by Luke Seal
When designing a part it is critical to think about the manufacturing process. All manufacturing processes which include moulds will require some amount of draft to remove the part from the mould.
Draft is an angled taper to the part that has a relationship between the direction that the part is being removed from the mould. This is known as the die line and should be defined in the design of the part.
An example of finished part for male and female moulds are shown below:
Manufacturing processes that require draft on the part include:
Pressing / Stamping
Pre-impregnated (Prepreg) Composite Forming
Draft angle is dependant on both the supplier capabilities and the manufacturing process. There is no table of standards that can provide this information, although general design rules of thumb can be used when designing parts. During the design process, the designer should have regular communication with the supplier regarding their Design for Manufacture (DFM) capabilities.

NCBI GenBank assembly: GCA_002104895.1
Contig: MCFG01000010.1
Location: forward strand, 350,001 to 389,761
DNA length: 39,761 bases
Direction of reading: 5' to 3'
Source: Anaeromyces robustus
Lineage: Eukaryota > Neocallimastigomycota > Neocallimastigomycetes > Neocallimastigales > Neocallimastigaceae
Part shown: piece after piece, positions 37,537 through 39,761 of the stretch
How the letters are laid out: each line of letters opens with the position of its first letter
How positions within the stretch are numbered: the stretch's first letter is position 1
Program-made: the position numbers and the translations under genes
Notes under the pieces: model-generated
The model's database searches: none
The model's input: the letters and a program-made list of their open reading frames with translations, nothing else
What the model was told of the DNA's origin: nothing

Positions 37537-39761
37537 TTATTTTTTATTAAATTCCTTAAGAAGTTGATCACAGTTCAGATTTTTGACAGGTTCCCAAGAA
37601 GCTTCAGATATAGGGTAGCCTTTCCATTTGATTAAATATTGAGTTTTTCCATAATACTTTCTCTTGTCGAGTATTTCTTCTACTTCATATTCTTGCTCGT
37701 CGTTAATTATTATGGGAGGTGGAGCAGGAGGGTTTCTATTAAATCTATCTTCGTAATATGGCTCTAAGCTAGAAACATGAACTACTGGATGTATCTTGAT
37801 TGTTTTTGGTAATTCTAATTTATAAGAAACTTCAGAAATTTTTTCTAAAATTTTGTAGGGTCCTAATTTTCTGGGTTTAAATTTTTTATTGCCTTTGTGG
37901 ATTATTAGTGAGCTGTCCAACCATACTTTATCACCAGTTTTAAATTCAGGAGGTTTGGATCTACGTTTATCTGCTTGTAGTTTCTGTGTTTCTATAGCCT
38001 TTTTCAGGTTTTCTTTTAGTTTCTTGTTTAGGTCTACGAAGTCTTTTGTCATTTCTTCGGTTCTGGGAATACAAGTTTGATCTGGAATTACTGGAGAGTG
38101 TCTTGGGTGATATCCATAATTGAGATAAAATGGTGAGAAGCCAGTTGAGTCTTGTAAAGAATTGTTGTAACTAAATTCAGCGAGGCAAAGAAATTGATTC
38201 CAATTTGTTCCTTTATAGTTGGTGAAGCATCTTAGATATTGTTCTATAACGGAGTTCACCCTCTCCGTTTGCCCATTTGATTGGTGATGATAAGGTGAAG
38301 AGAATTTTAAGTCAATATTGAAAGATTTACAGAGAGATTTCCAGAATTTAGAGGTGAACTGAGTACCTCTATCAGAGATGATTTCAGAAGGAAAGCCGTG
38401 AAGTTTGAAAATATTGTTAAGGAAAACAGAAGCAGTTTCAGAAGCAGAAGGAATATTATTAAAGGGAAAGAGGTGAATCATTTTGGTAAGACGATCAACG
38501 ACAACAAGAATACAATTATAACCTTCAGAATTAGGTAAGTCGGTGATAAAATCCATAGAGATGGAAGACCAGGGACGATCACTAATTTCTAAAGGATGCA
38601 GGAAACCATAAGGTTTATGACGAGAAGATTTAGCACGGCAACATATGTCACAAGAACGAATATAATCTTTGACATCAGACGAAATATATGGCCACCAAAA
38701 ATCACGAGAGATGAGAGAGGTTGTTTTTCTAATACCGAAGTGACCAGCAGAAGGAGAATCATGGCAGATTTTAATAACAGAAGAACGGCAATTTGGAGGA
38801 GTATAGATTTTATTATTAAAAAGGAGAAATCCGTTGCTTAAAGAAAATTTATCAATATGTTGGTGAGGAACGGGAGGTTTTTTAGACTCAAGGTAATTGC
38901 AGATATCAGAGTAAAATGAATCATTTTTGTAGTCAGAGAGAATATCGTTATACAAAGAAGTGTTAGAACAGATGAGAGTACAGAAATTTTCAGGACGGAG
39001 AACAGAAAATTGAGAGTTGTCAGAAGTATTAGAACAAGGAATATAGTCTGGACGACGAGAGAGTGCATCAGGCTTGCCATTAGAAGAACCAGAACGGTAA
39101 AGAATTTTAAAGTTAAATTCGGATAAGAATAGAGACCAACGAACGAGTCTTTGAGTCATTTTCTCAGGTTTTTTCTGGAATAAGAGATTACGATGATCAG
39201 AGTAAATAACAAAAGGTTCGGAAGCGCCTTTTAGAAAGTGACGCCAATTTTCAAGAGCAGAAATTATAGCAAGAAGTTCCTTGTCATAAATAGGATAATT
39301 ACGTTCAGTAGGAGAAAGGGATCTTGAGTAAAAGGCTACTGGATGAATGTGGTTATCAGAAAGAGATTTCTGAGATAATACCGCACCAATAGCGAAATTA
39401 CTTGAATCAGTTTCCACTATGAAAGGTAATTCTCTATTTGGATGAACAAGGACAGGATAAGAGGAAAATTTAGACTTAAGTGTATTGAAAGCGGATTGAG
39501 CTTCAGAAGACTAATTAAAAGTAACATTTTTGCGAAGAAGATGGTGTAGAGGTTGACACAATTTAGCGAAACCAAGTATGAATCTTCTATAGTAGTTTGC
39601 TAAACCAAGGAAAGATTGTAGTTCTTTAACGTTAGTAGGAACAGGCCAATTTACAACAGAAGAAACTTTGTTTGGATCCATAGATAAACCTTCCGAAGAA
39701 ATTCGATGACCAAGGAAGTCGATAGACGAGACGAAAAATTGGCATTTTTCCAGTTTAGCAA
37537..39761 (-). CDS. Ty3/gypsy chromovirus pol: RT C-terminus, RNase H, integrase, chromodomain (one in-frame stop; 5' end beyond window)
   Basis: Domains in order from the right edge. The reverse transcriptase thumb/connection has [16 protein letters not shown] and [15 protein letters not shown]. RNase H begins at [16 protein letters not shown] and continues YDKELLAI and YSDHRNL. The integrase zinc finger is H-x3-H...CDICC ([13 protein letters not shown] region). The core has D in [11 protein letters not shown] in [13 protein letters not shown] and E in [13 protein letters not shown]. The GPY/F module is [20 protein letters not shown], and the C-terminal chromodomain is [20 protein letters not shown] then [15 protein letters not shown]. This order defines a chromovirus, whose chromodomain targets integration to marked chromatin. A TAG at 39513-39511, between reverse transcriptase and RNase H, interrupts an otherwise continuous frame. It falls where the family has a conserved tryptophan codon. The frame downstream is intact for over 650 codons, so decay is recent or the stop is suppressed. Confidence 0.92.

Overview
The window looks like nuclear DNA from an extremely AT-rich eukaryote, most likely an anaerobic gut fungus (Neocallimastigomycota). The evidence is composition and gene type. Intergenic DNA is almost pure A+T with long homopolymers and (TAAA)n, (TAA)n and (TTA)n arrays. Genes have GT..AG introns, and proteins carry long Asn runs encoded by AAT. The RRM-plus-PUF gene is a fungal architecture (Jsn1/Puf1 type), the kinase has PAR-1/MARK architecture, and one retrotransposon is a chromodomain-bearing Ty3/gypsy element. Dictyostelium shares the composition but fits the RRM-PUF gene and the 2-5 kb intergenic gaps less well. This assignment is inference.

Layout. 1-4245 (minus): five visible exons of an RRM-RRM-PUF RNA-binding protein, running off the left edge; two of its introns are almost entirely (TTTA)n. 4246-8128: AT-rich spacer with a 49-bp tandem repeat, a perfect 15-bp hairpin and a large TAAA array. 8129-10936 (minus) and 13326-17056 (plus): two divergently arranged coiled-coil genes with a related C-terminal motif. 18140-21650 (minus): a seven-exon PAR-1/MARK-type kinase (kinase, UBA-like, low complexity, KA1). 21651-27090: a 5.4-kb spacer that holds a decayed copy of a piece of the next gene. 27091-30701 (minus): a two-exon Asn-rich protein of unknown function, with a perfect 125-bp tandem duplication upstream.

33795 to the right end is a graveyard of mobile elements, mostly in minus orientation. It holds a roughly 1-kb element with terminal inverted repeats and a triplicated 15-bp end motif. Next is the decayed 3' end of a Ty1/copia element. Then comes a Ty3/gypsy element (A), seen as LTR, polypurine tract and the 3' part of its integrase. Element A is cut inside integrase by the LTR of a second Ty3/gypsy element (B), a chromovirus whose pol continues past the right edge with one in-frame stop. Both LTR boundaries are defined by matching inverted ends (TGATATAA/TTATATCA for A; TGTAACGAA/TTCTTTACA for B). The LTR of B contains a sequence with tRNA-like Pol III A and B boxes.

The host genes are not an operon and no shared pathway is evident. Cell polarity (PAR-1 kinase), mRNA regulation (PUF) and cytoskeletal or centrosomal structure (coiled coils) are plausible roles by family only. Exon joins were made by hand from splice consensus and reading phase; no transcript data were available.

A common process before releasing a part for manufacturing is to analyse the draft on the part to show any areas which are non-conformance with the required draft angle. This can be done in most 3D Computer-Aided Design systems. An example of draft analysis can be seen in the video below using CATIA V5’s draft analysis tool.
The result of not including a draft angle for a manufactured part will be damage to the part or the moulding tool. Additionally, if draft is not taken into consideration when designing a part within the context of an assembly, this may cause assembly issues further down the line.